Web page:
Okay, I'll admit it. I grew up in Garland, Texas. If you've seen the movie Zombieland, you might understand why I don't admit it very often. If you haven't seen the film, you should - it's absolutely hysterical, but that's the Pop Culture Diva talking and as usual, I digress.
Actually, Garland was a great place to live. It's a suburb of Dallas, close to all the action of that dynamic city, but far enough removed (at least in those days) from big city life to make the pace of life pleasant, to make the residents feel safe and secure. I went from the 4th grade through 12th in Garland schools. I was a Dashing Deb - that was the drill team for Garland High School. (I was younger and much smaller then.) On Friday nights, until my junior year, lots of the townsfolk went to the old wooden Williams Stadium to root for the Garland Owl football team. When the team played away games, the good citizens trekked in caravan fashion to the opponents' stadium, their headlights shining in the Autumn darkness. It was like a scene from the movie Hoosiers. But prior to the start of my junior year, a second high school opened and the magic of those Friday Night Lights was consigned to history.
Oh and by the way, Garland High School defeated Odessa Permian (the subject of Friday Night Lights) on the way to winning the state football championship back in the day.
I could have told anybody planning mischief in Garland, even the much larger more sophisticated town that it is today, miscreants would not be given a warning. They would likely be shot. It's Texas, for heaven's sake, proud proponent of the old west gun culture, where the good citizens were packing long before it was legal to do so.
Last night I was watching entertainment television (Marvel's Thor) when my iPhone chimed with an email notice. My best friend-girl (don't ask) in Dallas wrote to ask if I was watching Fox News or CNN because there had been a terrorist attack in Garland. So I left the mighty Thor (later, Chris) in favor of CNN.
To say I grew more livid by the minute as I watched the coverage is an understatement. I was horrified that a group called a "hate group" by some watchdog agencies staged an exhibit of images of the prophet Mohammed, including a cartoon contest anywhere at all, but they chose my hometown. The keynote speaker was a Dutch politician known for lambasting all Muslims and denigrating the Koran. What, is he related to the yeahoo preacher from down the road here in Florida?!!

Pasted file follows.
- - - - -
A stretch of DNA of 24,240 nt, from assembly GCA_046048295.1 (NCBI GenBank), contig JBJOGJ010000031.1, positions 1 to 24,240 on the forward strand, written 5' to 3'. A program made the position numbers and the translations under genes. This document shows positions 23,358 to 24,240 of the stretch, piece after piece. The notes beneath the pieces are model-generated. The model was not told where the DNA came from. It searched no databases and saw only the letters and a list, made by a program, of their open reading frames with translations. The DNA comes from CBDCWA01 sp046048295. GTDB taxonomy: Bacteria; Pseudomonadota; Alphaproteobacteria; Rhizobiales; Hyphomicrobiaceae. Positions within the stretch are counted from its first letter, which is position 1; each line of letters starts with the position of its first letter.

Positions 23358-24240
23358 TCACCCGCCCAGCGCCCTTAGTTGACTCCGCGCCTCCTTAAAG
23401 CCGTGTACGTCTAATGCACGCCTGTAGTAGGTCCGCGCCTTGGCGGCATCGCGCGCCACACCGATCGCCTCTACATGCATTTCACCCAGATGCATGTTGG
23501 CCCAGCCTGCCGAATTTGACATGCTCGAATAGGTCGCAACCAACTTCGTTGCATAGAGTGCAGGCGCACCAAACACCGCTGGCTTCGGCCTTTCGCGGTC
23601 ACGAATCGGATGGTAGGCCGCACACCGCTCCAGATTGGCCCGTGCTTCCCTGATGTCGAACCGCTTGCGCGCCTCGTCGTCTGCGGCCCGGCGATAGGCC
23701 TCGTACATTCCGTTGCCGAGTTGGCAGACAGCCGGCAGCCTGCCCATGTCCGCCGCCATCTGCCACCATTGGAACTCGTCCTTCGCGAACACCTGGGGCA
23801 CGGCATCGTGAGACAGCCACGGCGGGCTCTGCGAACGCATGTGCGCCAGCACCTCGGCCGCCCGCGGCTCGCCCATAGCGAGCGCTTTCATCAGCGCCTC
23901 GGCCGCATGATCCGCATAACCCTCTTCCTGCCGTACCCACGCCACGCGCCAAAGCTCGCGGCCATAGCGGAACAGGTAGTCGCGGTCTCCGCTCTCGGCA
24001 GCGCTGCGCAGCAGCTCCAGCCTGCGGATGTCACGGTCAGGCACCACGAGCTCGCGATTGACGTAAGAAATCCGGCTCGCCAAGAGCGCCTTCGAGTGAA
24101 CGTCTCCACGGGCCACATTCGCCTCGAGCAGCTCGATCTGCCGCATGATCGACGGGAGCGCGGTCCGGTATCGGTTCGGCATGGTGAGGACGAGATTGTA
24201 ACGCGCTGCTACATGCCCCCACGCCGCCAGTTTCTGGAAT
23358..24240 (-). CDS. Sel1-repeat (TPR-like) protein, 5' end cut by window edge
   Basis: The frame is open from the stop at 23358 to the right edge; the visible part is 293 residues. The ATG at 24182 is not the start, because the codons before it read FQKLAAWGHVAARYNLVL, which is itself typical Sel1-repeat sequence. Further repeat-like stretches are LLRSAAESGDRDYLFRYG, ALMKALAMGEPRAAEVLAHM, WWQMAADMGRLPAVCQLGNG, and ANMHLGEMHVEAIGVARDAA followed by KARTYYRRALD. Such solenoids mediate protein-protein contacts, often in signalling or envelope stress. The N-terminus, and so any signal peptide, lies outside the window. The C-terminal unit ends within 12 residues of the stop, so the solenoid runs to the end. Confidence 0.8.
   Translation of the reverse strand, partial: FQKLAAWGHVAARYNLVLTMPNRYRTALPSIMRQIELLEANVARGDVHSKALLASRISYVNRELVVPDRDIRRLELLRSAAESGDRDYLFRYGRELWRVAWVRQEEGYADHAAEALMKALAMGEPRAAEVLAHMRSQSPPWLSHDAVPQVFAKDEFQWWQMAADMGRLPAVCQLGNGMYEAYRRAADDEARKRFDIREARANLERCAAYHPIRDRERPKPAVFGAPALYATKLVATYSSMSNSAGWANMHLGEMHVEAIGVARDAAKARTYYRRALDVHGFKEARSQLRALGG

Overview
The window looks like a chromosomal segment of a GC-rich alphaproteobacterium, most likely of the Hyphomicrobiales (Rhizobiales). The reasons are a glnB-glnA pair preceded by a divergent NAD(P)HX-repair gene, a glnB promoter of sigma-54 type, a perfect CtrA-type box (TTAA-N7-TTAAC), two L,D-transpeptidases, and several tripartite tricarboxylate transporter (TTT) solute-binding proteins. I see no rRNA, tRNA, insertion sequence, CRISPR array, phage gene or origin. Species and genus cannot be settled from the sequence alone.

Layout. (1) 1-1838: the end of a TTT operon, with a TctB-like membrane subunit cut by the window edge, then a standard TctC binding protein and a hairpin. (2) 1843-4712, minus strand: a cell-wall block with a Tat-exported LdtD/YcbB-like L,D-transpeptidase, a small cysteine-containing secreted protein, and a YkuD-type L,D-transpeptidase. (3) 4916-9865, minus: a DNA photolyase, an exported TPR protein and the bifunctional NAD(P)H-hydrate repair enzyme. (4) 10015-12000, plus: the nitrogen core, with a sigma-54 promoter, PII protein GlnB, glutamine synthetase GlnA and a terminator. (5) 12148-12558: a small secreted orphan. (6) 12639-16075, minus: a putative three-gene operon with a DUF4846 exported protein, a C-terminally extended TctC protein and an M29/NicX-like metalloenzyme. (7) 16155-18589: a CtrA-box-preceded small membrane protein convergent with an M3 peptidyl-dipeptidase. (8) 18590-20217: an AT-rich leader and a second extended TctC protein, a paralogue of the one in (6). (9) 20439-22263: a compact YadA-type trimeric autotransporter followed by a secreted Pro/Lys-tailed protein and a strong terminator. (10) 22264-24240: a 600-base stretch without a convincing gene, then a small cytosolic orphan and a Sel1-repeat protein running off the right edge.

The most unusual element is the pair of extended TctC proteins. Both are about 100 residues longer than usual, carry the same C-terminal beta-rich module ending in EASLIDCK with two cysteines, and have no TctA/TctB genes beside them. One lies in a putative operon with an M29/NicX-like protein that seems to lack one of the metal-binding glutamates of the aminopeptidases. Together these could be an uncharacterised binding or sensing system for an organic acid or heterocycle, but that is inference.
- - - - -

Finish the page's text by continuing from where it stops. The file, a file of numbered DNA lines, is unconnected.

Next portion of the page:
According to CNN last night, members of the Tea Party were out front protesting against the exhibit. What does that tell you?
Didn't they learn anything from Paris? No, apparently not - the organizers had to tweak the nose of Jihadists everywhere, publicizing the event in all forms of media. Might as well have said, "here we are, come and get us, nyah, nyah, nyah..." Why don 't you paint a bullseye on your backs?
First before you get on your high horse, I want to say I totally support Freedom of Speech and all the other freedoms we enjoy in our great country. It is our birthright and one I will support with my life if need be.
What I won't do is offer the lives of innocent people. I'm grateful last night's attack resulted only in the attackers' deaths. It could have been, and has been elsewhere, much worse.
The developer of the art exhibit and contest was on CNN this morning, spewing hatred for Jihadists and daring them once more. She turned everything the CNN reporter said back to the reporter in a loud, strident voice, (an old debater's technique, one which attorneys are taught in law school). She complained she had to put up $50,000 for security. She's lucky it wasn't considerably more given the controversial nature of the exhibit. If you play, you pay, Sweetcheeks.
I have to wonder if the real purpose of this event was to cause an attack to keep the dialogue of hate moving forward...
Sorry, I'm cynical, I am a child of the 1960s.
So what lesson was reinforced for me by last night's events? If you want to risk your own life, that's okay. It's your right and privilege. If you don't care about the other lives you risk, you're committing a criminal act, aka known in legal circles as "depraved indifference."
Oh, and the final lesson?
DON'T MESS WITH TEXAS.